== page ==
Peter Case, founding member of the Nerves and leader of the Plimsouls, and the first troubadour of the post-punk era, returns with his first album of new songs since 2010’s Wig! The Nerves’ 1976 “Hanging on the Telephone” EP, its title song covered by Blondie, remains a classic and has earned the band a strong following of young fans around the world. The Plimsouls song “A Million Miles Away” is a power pop classic. Case’s debut solo album, produced by T-Bone Burnett, earned him his first Grammy nomination and spearheaded a songwriter movement, now dubbed Americana. Twelve solo albums and two more Grammy nominations followed, including one for his 2007 album Let Us Now Praise Sleepy John.
All along, Case has continued to tour consistently. HWY 62, due out October 30, 2015, collects tales from his journey, and brilliantly encompasses every facet of his diverse and critically acclaimed career. Much like a travelogue, HWY 62 includes pieces of Americana, blues, pop, and folk — all anchored by Case’s knack for creating the perfect hook.
John Emil Montagnino, an accomplished singer/songwriter, guitarist, and a master of slide guitar, has delivered show stopping performances at major music festivals like the Telluride Blues and Brews Fest, the Lake Occonee Music Fest, the Florida and South Florida Folk Festivals, the Decatur Blues and Bluegrass Festival, the 2012
Bangor On Dee Blues Festival in the UK and the 2012 Zoetemeer Blues Festival in the Netherlands.
Equally adept with the acoustic Hawaiian lap steel guitar and Dobro, Emil first appeared on the South Florida music scene in 2000. Fans hear haunting, subtle hints of Delta bluesmen Son House and Blind Willie Johnson, but Emil ultimately creates a unique style all his own by integrating country blues, folk and bluegrass sounds into his repertoire.
As 200,000 miles click over, Nikki Talley just smiles.
After 3 1/2 years of hard touring, 150-200 shows annually, Nikki continues traveling on, bringing her gorgeous voice & thoughtful songs all across the nation. Hailing from the mountains of western North Carolina, it’s only fitting that her songs are as eclectic as the state that boasts the mountains and the sea. Along with her guitar & clawhammer style banjo, her musical partner & husband Jason Sharp adds resonant lush guitar tones as well as harmonies to round out the duo’s sound.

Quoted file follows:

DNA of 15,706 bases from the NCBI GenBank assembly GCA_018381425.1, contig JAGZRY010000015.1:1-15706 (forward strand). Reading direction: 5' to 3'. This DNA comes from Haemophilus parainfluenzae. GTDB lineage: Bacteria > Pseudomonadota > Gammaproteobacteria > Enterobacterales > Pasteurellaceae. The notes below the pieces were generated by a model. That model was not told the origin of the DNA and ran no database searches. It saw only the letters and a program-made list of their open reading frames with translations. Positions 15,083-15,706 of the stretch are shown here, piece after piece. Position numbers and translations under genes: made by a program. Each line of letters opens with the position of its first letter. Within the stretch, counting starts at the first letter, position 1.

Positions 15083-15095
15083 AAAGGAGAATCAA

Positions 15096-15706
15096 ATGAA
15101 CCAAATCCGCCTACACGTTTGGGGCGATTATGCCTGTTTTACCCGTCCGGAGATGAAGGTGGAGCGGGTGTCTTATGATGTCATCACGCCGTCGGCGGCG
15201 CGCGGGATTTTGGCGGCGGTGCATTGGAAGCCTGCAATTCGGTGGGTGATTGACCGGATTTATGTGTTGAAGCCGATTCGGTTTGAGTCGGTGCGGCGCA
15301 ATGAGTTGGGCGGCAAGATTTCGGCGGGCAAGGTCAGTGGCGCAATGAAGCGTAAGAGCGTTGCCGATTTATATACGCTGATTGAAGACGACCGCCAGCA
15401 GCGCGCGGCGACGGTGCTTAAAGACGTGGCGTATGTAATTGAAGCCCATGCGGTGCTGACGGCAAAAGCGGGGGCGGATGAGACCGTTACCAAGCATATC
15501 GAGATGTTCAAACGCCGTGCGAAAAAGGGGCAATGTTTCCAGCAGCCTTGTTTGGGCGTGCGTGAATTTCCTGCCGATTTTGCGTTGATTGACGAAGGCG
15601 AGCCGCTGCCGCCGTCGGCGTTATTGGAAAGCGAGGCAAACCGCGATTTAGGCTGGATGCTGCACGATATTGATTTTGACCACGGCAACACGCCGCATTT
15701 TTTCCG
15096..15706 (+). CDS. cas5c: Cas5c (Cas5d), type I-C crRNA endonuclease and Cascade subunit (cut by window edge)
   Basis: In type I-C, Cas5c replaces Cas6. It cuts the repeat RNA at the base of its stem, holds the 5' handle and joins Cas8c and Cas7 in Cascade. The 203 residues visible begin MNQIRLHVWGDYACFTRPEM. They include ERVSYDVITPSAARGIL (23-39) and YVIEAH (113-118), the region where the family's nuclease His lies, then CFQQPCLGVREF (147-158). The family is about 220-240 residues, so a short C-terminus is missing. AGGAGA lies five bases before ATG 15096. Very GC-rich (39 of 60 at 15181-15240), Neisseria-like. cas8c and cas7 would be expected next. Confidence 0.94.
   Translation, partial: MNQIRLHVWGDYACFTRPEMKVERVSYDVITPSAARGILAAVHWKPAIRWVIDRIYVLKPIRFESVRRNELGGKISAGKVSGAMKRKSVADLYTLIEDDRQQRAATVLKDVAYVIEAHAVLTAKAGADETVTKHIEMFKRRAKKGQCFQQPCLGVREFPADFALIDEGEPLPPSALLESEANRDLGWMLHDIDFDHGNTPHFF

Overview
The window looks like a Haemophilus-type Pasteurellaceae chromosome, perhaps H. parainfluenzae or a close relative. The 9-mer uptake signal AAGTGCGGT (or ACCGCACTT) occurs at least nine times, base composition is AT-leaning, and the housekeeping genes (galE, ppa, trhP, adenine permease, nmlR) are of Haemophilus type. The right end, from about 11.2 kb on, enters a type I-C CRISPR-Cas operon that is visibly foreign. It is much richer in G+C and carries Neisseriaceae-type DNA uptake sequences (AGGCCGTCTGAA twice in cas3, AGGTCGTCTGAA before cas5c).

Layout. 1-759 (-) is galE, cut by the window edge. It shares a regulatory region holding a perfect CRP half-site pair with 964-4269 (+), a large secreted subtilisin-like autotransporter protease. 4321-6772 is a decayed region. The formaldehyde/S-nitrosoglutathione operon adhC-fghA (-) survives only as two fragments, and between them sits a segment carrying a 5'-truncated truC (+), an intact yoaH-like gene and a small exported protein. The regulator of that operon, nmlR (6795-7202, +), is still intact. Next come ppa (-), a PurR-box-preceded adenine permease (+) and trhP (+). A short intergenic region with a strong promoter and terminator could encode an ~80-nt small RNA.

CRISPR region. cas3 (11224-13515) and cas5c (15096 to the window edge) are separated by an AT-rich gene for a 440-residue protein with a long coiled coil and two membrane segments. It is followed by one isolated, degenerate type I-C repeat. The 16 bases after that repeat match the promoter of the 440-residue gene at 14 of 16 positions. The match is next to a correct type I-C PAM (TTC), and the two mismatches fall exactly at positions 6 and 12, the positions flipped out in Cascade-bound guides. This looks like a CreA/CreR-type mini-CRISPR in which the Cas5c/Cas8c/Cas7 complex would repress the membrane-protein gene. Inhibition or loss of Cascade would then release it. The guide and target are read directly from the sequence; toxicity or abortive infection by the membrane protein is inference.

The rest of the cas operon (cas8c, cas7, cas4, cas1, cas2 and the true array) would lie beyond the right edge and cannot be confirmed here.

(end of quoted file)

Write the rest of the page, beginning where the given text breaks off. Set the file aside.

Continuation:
“Nikki Talley has traveled a lot of miles these past few years and called numerous places home, but we in Western NC still want to claim her as one of the area’s finest singer-songwriters. Always genuine and down to earth, she and her partner Jason Sharp deliver her latest songs on Out From the Harbor in a beautiful, laid-back style — just in time for a beautiful, laid-back summer. “
– Martin AndersonWNCW Music Director & Host
Based in Asheville, North Carolina, One Leg Up performs a vibrant mixture of upbeat Gypsy Jazz, Latin, Swing and . Over the years, One Leg Up has broadened its repertoire to include fresh arrangements of Django classics, vocal harmonies, original compositions, and innovative adaptations of classic jazz numbers in the French “hot club” and American “big band” styles. Now more than just a Django band, their latest recording “Pere La Chaise” is a music mix that is danceable and accessible. One Leg Up continues to attract a growing, varied, and enthusiastic fan base with music that always swings.